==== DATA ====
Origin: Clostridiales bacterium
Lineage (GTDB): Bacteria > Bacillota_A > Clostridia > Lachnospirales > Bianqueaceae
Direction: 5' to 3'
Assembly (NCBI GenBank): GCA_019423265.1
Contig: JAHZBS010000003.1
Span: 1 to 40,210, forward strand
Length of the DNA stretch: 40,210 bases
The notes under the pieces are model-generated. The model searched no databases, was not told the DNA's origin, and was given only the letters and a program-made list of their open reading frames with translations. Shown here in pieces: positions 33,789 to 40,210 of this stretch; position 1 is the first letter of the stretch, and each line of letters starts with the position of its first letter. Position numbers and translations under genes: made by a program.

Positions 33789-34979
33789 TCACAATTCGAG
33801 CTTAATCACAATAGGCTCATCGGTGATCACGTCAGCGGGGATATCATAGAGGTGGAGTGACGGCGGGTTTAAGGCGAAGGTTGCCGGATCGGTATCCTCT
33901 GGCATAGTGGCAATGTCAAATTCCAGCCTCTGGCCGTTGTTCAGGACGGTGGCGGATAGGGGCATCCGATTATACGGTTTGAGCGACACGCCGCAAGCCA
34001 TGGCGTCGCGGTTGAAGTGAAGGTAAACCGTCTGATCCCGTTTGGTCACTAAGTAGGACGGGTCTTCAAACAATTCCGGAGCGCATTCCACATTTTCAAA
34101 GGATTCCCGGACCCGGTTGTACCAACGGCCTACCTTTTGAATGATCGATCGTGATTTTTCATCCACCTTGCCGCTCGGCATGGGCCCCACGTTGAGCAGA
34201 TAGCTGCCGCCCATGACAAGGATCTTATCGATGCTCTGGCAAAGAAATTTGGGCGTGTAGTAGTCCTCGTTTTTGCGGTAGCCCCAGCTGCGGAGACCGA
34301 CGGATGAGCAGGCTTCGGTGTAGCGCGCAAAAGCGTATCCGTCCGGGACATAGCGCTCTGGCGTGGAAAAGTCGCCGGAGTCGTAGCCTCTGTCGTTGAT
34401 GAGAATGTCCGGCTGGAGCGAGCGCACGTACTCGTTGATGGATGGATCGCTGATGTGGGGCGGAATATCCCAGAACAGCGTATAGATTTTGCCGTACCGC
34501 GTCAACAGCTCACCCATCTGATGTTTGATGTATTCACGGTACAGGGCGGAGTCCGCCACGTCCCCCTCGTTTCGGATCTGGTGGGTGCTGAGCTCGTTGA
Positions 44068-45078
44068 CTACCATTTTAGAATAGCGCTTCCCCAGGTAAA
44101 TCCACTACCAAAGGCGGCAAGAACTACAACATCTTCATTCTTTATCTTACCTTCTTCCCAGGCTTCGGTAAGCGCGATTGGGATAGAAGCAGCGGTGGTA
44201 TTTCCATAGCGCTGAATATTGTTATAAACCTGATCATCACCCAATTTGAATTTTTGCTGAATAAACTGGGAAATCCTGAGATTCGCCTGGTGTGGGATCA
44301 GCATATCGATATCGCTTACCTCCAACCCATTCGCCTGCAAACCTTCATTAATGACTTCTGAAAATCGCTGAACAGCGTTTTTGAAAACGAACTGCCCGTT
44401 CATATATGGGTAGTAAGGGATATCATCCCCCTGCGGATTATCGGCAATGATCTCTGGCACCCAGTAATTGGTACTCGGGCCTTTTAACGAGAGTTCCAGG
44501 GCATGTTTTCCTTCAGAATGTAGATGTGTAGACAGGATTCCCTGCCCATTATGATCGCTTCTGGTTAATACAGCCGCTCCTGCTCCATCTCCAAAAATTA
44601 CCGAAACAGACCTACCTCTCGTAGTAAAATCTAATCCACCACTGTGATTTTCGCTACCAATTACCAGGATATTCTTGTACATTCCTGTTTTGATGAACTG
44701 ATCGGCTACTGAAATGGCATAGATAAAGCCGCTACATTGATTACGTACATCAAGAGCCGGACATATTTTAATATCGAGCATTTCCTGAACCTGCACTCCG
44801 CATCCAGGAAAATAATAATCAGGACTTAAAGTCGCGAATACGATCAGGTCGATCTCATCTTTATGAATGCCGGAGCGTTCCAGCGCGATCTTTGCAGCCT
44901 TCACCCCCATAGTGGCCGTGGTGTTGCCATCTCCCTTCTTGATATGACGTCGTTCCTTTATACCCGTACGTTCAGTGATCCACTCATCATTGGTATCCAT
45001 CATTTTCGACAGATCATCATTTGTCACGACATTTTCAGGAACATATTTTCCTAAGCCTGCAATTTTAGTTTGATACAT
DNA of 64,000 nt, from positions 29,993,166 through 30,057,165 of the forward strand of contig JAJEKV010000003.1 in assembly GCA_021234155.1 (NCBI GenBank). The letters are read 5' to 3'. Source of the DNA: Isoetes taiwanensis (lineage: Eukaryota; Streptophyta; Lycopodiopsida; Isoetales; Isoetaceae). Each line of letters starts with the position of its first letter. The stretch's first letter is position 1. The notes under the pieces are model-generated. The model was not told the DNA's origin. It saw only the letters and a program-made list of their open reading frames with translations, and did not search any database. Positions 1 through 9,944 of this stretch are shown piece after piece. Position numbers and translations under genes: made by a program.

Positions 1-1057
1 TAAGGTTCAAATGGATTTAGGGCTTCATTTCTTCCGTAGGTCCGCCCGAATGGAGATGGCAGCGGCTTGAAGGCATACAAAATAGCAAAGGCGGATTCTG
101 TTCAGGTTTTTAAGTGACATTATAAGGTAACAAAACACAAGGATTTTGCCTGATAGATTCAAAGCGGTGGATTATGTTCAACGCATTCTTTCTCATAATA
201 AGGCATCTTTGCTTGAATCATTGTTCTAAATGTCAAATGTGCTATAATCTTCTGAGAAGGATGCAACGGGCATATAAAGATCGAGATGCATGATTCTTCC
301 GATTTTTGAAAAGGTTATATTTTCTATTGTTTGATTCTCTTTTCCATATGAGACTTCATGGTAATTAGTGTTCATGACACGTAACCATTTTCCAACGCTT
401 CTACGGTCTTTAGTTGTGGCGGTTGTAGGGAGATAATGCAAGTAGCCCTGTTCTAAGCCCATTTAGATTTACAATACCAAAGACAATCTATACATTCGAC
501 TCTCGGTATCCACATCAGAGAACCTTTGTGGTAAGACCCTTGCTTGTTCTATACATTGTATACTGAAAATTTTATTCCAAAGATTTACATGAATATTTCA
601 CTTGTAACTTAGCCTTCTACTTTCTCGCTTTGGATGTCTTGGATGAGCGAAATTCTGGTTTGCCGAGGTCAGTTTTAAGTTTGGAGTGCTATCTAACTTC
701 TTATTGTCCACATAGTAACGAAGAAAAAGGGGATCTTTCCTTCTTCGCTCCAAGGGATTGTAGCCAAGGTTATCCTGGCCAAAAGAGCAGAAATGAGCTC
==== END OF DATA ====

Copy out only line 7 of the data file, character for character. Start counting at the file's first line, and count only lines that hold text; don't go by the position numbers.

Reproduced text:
Length of the DNA stretch: 40,210 bases